Former Naspers CEO Koos Bekker predicts that print media will be extinct within the next 20 years. Speaking in a video interview at the Future of Media conference, Bekker prefaced this prediction by pointing out that prediction is a fool’s game.
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“My recent predictions of the future were all wrong. Don’t try and predict the future but try to adapt to it,” Bekker said in his first interview since stepping down as CEO of the company earlier this year.
Bekker, who took Naspers from a predominantly print-based media company, to a global ecommerce and social media superpower with a market cap of over R554-billion, reckons that we’re already starting to see wholesale changes in the way media is consumed and produced.
According to the former Naspers CEO, we’re seeing control of content moving away from dedicated providers and towards brands. The “intrusion of commercial messaging into content is inevitable,” Bekker says.
The thinking behind his prediction around the decline of print media, it seems, comes largely down to the fact that most media houses simply haven’t been able to adapt to the changing climate. It’s worth bearing in mind however that Bekker’s Naspers hasn’t exactly been averse to shutting down print titles it deems to be unsuccessful.
There are others who would argue that there is still a future for print and, indeed, that print can actually trump digital when it comes to the attention economy, particularly if it plays to its strengths rather than trying to emulate what has made digital successful.
Bekker did however point out that a large part of the reason print titles have fared so badly in recent years is down to the fact that they have been unable to reduce fixed costs. That has certainly been a large factor in the woes faced by the industry as a whole. The fact that big publications such as Newsweek have gone back to having print editions, and that a massive internet player like Amazon CEO Jeff Bezos was prepared to spend hundreds of millions of dollars on the Washington Post suggests that print’s future might not be quite so clear cut.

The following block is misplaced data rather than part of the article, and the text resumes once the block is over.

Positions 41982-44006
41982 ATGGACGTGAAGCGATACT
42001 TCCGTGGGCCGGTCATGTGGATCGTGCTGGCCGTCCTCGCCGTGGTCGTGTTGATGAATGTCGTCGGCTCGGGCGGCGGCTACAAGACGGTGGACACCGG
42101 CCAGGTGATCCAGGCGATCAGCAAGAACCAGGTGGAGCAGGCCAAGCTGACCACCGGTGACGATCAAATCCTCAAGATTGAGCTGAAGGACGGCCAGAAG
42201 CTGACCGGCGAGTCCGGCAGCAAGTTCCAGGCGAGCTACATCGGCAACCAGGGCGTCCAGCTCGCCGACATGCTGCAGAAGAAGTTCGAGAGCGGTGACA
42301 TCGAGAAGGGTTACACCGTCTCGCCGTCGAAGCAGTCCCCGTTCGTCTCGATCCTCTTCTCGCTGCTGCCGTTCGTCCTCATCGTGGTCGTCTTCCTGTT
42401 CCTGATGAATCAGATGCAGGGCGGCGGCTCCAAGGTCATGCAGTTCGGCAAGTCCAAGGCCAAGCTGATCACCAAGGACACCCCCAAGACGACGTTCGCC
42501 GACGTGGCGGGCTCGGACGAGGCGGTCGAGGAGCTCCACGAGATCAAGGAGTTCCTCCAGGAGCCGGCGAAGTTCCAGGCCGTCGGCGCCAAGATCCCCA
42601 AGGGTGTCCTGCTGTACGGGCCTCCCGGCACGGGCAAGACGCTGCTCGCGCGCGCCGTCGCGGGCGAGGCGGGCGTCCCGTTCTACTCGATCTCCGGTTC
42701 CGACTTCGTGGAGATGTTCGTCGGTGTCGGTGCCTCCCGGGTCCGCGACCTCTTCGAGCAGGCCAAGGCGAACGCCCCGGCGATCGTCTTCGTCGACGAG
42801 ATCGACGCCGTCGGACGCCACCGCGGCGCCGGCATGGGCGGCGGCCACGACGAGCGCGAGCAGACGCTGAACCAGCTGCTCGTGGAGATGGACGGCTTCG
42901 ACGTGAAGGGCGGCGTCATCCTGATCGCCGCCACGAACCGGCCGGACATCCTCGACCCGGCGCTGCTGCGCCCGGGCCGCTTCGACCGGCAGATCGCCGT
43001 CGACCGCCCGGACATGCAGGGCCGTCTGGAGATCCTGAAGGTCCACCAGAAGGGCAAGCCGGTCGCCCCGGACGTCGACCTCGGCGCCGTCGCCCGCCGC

Pay-TV and ecommerce
Given that Pay-TV, through its DStv offering, and ecommerce make up the bulk of Naspers’ revenues, it’s not all that surprising that Bekker is still bullish about both and even sees points of convergence between the two.
“Pay TV is already a form of ecommerce,” he said during the interview. You can see his point too. Although DStv may have benefited unduly from the fact that poor internet speeds have stopped internet-based video-on-demand providers like Netflix and Hulu (arguably more true ecommerce players) from entering the country, it has taken steps to make sure they don’t beat it to the punch.
Its Box Office service for instance allows people to stream and download movies fresh off the theatrical circuit to their decoders. It’s a pretty practical solution for a country still hindered by slow internet speeds but it’s unclear whether it’s enough or just enough for now.
The fact that Naspers hired Bob van Dijk, the former head of eBay Germany, as Bekker’s replacement suggests that the relationship between these two dominant pillars of Naspers’ business could grow even closer.
His pointing out that 11 to 12% of UK retail sales now occur through ecommerce does suggest that Naspers is not about to let its more traditional ecommerce outlets flounder, especially when Bekker returns as chairman after a year of retirement.
In South Africa, much of the focus will be on the Kalahari.com property, after a number of Naspers’ other ecommerce properties were shuttered in February.
The shutting down of those sites was a gamble, and one that was far from universally popular. As Bekker pointed out in a 2011 interview with Memeburn however, you have to be able to make difficult decisions and you have to be able to live with them, even if they turn out to be wrong.
“If you succeed you only ever learn how clever you are,” he said in Future of Media interview adding that failure can often be more valuable, and provide more lessons than only moderate success.
Bekker has effectively been with Naspers since 1985, when he helped launch MNet — South Africa’s first pay TV channel. He took over from Vosloo as CEO of the company in 1997. In the 2000s he lead two of the company’s most successful investments into Chinese internet giant Tencent and Russia’s Mail.ru.